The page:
Paris, Treaty of 1259

Paris, Treaty of (1259)

 

a treaty concluded in 1258 between Henry III of England and Louis IX of France. Under the treaty, which was ratified in 1259, Henry III renounced his claim to Normandy, Maine, Anjou, Touraine, and Poitou, which had been lost by John Lackland, his predecessor. He remained, however, the de facto ruler of Aquitaine, a duchy in vassalage to the French king. Louis IX was to pay a considerable sum of money to Henry III, to support the latter’s struggle against the English barons. The treaty played an important role in the centralization of the French state.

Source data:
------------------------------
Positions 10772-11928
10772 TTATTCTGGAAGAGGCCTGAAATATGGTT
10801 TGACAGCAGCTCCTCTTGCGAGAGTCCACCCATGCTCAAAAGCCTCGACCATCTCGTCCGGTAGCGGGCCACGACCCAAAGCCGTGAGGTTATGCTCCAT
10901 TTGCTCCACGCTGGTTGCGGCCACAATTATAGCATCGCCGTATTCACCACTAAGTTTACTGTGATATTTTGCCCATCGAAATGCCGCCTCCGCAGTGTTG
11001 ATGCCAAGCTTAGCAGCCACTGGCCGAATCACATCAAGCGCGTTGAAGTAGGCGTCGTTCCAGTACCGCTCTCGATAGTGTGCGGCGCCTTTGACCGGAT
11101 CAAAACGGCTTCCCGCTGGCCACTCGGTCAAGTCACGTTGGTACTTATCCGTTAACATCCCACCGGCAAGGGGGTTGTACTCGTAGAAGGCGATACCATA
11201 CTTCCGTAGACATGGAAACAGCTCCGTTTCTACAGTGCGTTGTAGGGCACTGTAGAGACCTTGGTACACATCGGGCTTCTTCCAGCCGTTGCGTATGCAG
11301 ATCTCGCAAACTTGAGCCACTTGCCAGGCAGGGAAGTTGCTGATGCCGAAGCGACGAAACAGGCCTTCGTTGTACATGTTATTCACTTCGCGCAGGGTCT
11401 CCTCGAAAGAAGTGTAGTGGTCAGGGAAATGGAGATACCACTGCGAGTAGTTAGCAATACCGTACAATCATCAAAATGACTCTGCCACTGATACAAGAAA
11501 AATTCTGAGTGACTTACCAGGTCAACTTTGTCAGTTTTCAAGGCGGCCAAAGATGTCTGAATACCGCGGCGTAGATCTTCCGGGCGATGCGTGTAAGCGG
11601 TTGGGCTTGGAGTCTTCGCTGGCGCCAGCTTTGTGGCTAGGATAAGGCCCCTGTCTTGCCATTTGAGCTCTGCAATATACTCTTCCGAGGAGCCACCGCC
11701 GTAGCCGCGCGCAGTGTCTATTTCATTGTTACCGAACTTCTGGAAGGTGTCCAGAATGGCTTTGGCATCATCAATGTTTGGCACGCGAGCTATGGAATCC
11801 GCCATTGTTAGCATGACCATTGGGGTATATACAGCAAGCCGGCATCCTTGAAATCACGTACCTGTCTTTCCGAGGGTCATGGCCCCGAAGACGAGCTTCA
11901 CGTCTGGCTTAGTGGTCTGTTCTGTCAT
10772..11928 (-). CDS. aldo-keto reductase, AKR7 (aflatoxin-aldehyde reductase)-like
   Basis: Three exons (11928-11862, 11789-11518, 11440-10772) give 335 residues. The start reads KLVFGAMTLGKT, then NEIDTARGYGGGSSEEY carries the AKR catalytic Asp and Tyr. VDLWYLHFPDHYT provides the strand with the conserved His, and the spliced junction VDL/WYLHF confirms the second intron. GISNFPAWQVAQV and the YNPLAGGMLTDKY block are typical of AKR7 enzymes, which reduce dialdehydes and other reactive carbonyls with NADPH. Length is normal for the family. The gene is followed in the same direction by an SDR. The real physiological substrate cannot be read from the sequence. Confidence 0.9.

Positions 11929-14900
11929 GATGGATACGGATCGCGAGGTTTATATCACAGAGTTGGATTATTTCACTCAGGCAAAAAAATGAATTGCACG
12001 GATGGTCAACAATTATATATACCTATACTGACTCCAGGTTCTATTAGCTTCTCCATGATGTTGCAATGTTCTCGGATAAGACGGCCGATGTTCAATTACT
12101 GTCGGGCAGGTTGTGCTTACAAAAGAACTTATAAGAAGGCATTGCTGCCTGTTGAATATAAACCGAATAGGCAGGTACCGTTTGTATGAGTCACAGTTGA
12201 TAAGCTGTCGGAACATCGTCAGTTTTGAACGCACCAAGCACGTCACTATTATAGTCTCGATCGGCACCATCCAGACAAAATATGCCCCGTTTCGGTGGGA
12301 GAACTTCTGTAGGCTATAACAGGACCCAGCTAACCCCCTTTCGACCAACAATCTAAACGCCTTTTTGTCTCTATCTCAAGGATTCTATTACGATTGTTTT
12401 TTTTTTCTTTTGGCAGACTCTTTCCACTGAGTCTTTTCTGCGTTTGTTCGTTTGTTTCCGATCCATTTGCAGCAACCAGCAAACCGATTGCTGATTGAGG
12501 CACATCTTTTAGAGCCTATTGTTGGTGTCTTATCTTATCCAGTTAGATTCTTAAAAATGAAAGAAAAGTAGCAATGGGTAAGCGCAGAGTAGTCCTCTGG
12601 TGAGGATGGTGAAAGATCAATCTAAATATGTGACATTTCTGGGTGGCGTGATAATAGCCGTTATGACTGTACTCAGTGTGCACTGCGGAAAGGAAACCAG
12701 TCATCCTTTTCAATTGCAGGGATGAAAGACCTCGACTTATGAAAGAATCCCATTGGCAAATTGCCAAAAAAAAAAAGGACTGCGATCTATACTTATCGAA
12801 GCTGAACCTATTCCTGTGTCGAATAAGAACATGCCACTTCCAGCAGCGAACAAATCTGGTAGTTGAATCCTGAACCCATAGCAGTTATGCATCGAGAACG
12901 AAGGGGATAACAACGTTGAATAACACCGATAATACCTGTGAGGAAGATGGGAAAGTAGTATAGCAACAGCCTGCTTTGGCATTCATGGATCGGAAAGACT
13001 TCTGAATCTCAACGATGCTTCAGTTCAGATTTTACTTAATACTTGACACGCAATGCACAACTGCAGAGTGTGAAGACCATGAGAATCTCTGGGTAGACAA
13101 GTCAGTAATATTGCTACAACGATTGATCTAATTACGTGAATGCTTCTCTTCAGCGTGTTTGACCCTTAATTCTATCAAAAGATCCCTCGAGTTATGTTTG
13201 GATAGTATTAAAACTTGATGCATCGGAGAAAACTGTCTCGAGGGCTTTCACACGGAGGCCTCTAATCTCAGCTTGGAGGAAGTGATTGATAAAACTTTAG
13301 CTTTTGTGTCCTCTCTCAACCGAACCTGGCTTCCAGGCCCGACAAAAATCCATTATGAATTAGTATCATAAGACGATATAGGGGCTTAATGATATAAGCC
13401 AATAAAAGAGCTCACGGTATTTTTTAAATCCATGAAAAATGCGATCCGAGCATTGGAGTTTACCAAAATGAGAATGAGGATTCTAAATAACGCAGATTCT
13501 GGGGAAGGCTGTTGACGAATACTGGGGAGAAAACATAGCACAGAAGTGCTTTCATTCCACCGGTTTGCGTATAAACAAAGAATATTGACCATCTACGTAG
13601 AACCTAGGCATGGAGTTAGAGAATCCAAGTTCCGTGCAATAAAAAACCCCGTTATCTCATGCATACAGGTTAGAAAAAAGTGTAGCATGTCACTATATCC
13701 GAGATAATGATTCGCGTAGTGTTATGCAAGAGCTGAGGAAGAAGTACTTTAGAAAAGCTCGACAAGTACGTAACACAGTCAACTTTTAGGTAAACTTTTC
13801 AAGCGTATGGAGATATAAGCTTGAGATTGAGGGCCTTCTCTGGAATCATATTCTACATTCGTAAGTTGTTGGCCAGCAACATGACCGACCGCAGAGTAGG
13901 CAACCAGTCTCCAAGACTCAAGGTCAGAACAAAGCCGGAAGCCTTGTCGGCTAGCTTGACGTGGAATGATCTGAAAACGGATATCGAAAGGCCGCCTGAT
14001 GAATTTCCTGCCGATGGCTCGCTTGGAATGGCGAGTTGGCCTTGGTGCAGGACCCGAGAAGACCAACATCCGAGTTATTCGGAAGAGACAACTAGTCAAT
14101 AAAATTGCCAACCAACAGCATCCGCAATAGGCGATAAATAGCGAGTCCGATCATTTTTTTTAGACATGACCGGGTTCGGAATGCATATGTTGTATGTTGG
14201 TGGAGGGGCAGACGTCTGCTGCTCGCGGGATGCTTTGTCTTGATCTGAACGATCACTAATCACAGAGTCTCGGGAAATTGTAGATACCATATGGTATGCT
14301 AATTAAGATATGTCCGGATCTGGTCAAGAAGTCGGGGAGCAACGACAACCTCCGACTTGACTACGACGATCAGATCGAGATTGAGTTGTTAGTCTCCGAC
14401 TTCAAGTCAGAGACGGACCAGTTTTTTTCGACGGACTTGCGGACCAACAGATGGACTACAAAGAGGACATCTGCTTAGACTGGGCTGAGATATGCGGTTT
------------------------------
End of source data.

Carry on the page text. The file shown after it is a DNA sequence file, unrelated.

PUBLICATIONS

Diplomatic Documents, vol. 1. Edited by P. Chaplais. London, 1964. Pages 203–06.
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